Mark Glick is a professor at the University of Utah where he teaches law and economics, antitrust law, and industrial organization. He grew up in Los Angeles and attended UCLA where he received a BA in philosophy and an MA in sociology. Then he completed his PhD in economics at the New School for Social Research in New York. After his PhD, he attended Columbia Law School with a law and economics fellowship and received his JD degree. After law school he practiced antitrust law in New York and Utah. He is a member of both the New York and Utah bar associations. He is currently the economics editor of the Anti-Trust Bulletin.

By this expert

Why Economists Should Support Populist Antitrust Goals

Article | Dec 13, 2022

Despite the accumulation of serious and unsolvable problems, the Consumer Welfare Standard survives and continues to be taught to students for reasons unrelated to theoretical consistency and empirical confirmation.

Why Economists Should Support Populist Antitrust Goals

Paper Working Paper | | Dec 2022

The Consumer Welfare Standard is severely limited or defective, preventing it from being an appropriate standard for modern antitrust.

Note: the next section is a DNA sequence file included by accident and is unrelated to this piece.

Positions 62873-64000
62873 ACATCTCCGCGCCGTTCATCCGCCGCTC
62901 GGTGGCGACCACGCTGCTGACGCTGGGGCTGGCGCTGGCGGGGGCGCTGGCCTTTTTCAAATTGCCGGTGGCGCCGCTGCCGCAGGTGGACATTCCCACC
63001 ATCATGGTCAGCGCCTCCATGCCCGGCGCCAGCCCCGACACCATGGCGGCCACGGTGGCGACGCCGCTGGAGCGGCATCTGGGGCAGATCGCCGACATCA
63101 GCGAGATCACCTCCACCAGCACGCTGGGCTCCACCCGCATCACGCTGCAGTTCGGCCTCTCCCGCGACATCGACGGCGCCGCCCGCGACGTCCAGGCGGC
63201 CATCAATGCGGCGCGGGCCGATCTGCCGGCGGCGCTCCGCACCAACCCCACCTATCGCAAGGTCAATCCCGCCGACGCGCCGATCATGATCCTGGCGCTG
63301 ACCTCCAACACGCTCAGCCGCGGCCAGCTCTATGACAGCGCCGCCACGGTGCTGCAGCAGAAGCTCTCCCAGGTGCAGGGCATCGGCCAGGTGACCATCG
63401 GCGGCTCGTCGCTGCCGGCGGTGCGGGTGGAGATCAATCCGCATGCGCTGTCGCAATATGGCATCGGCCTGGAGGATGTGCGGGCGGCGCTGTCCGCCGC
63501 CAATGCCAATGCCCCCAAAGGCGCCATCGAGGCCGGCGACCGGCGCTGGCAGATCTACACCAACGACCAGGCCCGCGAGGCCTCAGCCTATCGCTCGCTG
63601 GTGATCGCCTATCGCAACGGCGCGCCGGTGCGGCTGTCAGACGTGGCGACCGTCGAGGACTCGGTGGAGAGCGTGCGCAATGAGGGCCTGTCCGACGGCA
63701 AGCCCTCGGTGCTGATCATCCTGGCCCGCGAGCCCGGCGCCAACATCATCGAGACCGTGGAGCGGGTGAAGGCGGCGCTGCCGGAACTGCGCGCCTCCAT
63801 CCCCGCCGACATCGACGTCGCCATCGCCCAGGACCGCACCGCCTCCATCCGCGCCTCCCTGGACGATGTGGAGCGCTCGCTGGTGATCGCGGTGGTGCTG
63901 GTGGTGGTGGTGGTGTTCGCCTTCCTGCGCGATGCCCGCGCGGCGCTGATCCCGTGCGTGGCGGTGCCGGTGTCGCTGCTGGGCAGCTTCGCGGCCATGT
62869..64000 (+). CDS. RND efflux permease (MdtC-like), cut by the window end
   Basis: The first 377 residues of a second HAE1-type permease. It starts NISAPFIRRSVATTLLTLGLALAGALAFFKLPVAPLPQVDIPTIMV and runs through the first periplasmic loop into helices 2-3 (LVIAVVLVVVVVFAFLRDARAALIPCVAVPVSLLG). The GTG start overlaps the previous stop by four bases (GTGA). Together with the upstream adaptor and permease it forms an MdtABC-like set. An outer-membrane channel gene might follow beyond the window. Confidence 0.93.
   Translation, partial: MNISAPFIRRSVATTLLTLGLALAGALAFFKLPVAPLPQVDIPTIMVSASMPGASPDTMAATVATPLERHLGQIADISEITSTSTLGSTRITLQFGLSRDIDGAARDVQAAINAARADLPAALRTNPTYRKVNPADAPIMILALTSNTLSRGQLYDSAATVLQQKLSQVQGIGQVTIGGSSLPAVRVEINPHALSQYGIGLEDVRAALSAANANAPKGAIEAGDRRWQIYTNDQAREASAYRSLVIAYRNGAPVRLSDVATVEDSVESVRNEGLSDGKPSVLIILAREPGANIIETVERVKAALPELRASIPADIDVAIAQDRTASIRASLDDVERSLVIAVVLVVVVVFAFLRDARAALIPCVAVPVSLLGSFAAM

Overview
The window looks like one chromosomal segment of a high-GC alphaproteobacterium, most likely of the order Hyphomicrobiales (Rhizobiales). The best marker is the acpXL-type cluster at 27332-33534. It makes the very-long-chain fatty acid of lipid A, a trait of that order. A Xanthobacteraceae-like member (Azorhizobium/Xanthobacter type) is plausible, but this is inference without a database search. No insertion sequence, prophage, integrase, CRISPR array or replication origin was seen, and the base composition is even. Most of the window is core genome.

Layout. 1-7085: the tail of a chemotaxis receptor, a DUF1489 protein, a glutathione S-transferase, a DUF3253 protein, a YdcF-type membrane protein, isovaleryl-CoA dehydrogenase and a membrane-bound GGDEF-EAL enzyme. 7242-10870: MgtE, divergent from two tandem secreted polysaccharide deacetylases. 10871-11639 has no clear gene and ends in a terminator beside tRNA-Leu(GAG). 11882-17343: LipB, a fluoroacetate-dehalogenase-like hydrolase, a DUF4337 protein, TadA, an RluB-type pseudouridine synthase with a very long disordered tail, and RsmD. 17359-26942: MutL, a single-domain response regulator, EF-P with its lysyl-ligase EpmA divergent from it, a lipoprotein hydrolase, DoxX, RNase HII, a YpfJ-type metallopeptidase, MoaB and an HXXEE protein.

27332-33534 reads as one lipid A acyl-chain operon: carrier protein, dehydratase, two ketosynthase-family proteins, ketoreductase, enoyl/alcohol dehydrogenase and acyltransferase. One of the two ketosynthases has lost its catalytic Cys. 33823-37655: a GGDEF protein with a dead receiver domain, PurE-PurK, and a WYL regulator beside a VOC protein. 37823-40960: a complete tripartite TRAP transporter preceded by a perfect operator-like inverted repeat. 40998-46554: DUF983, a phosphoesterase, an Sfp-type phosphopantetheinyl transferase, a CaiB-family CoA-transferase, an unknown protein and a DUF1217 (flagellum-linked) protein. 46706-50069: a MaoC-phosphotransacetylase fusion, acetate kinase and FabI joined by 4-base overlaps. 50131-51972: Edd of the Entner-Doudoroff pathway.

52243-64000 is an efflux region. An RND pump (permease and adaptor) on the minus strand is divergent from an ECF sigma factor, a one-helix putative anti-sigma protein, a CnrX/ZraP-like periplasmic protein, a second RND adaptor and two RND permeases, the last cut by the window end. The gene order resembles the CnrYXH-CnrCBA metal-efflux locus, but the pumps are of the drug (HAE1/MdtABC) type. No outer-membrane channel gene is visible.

FTC Chair Lina Khan on "The Progressive Agenda for Antitrust and Consumer Protection Law"

Article | Oct 28, 2022

Federal Trade Commission chair Lina M. Khan is interviewed by Mark Glick

The Economic Case for Neo-Brandeisian Antitrust Goals

Article | Mar 30, 2022

The Consumer Welfare Standard of antitrust is outdated and defective

Featuring this expert

Chicago School Economists Got it Wrong. Strong Antitrust Policy Boosts the Economy.

Article | Mar 29, 2021

History shows robust antitrust enforcement helps promote a prosperous, fair, and balanced economy. Antitrust expert Mark Glick explains how the U.S. went astray during the 1980s, and how to get back on track.